- Open Access
Terminalia paniculata bark extract attenuates non-alcoholic fatty liver via down regulation of fatty acid synthase in high fat diet-fed obese rats
Lipids in Health and Diseasevolume 13, Article number: 58 (2014)
This study was performed to understand the possible therapeutic activity of Terminalia paniculata ethanolic extract (TPEE) on non alcoholic fatty liver in rats fed with high fat diet.
Thirty six SD rats were divided into 6 groups (n = 6): Normal control (NC), high fat diet (HFD), remaining four groups were fed on HFD along with different doses of TPEE (100,150 and 200 mg/kg b.wt) or orlistat, for ten weeks. Liver tissue was homogenized and analyzed for lipid profiles, activities of superoxide dismutase (SOD), catalase (CAT) and malondialdehyde (MDA) content. Further, the expression levels of FAS and AMPK-1α were also studied in addition to histopathology examination of liver tissue in all the groups.
HFD significantly increased hepatic liver total cholesterol (TC), triglycerides (TG), free fatty acids (FFA) and MDA but decreased the activities of SOD and CAT which were subsequently reversed by supplementation with TPEE in a dose-dependent manner. In addition, TPEE administration significantly down regulated hepatic mRNA expression of FAS but up regulated AMPK-1α compared to HFD alone fed group. Furthermore, western blot analysis of FAS has clearly demonstrated decreased expression of FAS in HFD + TPEE (200 mg/kg b.wt) treated group when compared to HFD group at protein level.
Our biochemical studies on hepatic lipid profiles and antioxidant enzyme activities supported by histological and expression studies suggest a potential therapeutic role for TPEE in regulating obesity through FAS.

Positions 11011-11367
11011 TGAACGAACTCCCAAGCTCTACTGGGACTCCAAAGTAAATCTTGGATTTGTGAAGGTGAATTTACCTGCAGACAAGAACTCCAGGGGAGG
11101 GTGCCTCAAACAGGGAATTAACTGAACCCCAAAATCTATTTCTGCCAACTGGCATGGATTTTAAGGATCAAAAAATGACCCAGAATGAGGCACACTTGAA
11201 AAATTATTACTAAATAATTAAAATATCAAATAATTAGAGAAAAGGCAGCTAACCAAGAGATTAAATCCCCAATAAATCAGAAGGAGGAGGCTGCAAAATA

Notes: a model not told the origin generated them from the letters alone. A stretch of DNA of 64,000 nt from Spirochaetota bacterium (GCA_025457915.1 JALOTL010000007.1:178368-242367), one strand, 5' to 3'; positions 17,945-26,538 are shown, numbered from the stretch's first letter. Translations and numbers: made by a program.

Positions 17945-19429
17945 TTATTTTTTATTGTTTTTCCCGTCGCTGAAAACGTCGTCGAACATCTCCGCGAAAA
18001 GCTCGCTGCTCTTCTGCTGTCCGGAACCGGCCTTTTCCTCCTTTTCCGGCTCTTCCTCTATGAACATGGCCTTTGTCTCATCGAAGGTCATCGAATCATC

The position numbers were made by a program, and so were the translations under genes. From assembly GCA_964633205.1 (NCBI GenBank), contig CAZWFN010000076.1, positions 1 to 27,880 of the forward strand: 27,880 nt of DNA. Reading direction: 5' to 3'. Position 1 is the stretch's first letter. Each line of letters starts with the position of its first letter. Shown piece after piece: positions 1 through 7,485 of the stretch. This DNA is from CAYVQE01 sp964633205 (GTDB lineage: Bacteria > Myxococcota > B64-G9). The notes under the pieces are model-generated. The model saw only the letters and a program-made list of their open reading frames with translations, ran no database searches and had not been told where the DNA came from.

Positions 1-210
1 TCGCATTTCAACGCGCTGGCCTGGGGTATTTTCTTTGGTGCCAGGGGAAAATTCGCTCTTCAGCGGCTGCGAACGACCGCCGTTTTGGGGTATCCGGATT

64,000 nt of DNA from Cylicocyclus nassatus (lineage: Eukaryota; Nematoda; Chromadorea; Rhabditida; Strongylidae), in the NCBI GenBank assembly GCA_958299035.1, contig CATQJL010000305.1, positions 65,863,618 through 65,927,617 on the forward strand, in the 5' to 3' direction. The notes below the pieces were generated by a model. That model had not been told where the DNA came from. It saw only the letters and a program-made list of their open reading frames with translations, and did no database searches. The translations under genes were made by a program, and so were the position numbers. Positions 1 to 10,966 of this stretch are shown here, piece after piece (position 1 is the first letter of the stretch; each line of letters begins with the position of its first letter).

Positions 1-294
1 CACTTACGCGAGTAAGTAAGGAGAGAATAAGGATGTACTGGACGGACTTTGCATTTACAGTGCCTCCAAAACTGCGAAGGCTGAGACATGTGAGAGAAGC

Obesity is a well known risk factor for a variety of life style disorders, such as type 2 diabetes, hyperlipidemia, atherosclerosis, cardiovascular diseases and certain cancers [1, 2]. It is characterized by accumulation of excess fat in the body and dysregulation of lipid metabolism . The role of fatty acid synthase is implicated in the regulation of fatty acid synthesis and net accumulation of lipid in liver and adipose tissue . Previous studies showed that high fat diets result in non- alcoholic hepatic steatosis (NAHS). Nearly 70-90% of the non alcoholic fatty liver problems were observed in obese and diabetic patients. The NAHS is characterized by accumulation of excessive triacylglycerol (TAG) within hepatocytes and the condition can progress into more serious liver diseases, such as liver fibrosis, cirrhosis, non alcoholic steatohepatites [4–6]. A few pharmaceutical synthetic drugs, fibrates and statins are available to treat obesity. However due to adverse side effects they are not preferred for long time usage . Therefore, attempts are being made to develop natural product-based safe and effective drugs to treat obesity [8, 9].
Terminalia paniculata Roth. (Combretaceae) is a tropical tree with a large natural distribution in western and southern parts of India. Traditionally, flower juice and bark of T. paniculata have been used to treat cholera, inflammation of parotid glands and menstrual disorders , cough, bronchitis, cardiac debility, hepatitis and diabetes and it has spermicidal activity too [11–13]. Phytochemicals such as Ellagic acid, Dimethylellagic acid, Pentamethyl flavellagic acid, Trimethyl flavellagic acid and β-Sitosterol have been isolated from the heartwood of T. paniculata. The bark was reported to contain 14% tannins which have a pyrogallol nucleus along with gallic acid . The anti oxidant activity of this plant was evaluated with DPPH (2, 2 Diphenyl-1-picrylhydrazyl) by Shalu et al. . Till now there are only few reports about the therapeutic activity of Terminalia paniculata and its phytochemicals, but there are hardly any reports in understanding the anti-obesity activity of this plant. Hence, our present work was aimed to investigate the protective effect of TPEE in non alcoholic fatty liver development and to understand the role of genes such as FAS and AMPK-1α in HFD-fed obese rats.